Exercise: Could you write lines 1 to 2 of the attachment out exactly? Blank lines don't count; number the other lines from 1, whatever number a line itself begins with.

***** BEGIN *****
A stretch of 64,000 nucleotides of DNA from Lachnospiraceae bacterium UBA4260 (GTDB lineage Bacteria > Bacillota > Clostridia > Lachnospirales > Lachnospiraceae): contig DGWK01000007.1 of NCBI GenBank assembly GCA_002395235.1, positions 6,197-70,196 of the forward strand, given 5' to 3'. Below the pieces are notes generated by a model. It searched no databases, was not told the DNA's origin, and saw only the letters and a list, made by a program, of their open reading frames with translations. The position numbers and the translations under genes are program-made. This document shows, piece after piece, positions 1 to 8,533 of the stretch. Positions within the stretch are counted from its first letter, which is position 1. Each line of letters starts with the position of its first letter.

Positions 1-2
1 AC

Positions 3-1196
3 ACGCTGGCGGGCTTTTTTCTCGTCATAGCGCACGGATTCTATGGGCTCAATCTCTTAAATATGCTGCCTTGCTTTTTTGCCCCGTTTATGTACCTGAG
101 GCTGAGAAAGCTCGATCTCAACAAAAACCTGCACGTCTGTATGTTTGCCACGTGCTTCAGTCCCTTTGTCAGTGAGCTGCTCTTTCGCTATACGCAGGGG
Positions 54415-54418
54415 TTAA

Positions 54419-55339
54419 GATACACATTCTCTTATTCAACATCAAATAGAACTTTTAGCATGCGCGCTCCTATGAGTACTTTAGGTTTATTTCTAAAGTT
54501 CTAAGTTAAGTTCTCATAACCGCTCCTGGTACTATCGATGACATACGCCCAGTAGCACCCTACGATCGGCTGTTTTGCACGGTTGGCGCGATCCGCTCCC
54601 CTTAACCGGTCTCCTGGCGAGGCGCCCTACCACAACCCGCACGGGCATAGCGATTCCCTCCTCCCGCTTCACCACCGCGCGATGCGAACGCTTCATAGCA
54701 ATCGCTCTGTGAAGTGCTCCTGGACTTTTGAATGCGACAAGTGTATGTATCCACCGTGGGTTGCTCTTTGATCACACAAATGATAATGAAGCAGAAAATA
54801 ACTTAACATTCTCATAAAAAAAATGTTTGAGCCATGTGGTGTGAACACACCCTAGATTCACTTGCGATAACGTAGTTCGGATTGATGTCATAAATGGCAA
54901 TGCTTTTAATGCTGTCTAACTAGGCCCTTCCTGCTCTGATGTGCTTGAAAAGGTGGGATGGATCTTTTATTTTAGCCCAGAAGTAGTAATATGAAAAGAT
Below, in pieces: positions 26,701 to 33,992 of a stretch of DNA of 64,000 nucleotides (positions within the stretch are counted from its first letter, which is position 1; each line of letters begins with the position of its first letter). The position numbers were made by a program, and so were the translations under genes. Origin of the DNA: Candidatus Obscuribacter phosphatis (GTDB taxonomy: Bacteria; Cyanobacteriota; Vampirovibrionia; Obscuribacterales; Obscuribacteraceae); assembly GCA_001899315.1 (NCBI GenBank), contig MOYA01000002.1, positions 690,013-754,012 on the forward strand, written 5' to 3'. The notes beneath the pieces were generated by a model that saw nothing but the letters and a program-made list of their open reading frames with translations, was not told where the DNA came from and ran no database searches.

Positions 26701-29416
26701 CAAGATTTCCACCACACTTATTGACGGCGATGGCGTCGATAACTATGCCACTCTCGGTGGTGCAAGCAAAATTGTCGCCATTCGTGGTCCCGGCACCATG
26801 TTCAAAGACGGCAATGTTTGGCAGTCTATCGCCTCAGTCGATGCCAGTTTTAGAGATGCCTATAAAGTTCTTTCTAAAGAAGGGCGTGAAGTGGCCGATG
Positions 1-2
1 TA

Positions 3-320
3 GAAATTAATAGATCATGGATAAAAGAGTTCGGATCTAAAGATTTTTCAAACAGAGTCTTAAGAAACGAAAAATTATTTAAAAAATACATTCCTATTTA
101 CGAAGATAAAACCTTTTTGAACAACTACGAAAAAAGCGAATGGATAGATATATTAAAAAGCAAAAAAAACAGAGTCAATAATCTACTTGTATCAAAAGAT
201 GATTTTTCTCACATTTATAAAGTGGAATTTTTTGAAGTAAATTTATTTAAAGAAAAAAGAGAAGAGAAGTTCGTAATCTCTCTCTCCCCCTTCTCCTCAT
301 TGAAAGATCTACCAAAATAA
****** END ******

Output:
A stretch of 64,000 nucleotides of DNA from Lachnospiraceae bacterium UBA4260 (GTDB lineage Bacteria > Bacillota > Clostridia > Lachnospirales > Lachnospiraceae): contig DGWK01000007.1 of NCBI GenBank assembly GCA_002395235.1, positions 6,197-70,196 of the forward strand, given 5' to 3'. Below the pieces are notes generated by a model. It searched no databases, was not told the DNA's origin, and saw only the letters and a list, made by a program, of their open reading frames with translations. The position numbers and the translations under genes are program-made. This document shows, piece after piece, positions 1 to 8,533 of the stretch. Positions within the stretch are counted from its first letter, which is position 1. Each line of letters starts with the position of its first letter.

Positions 1-2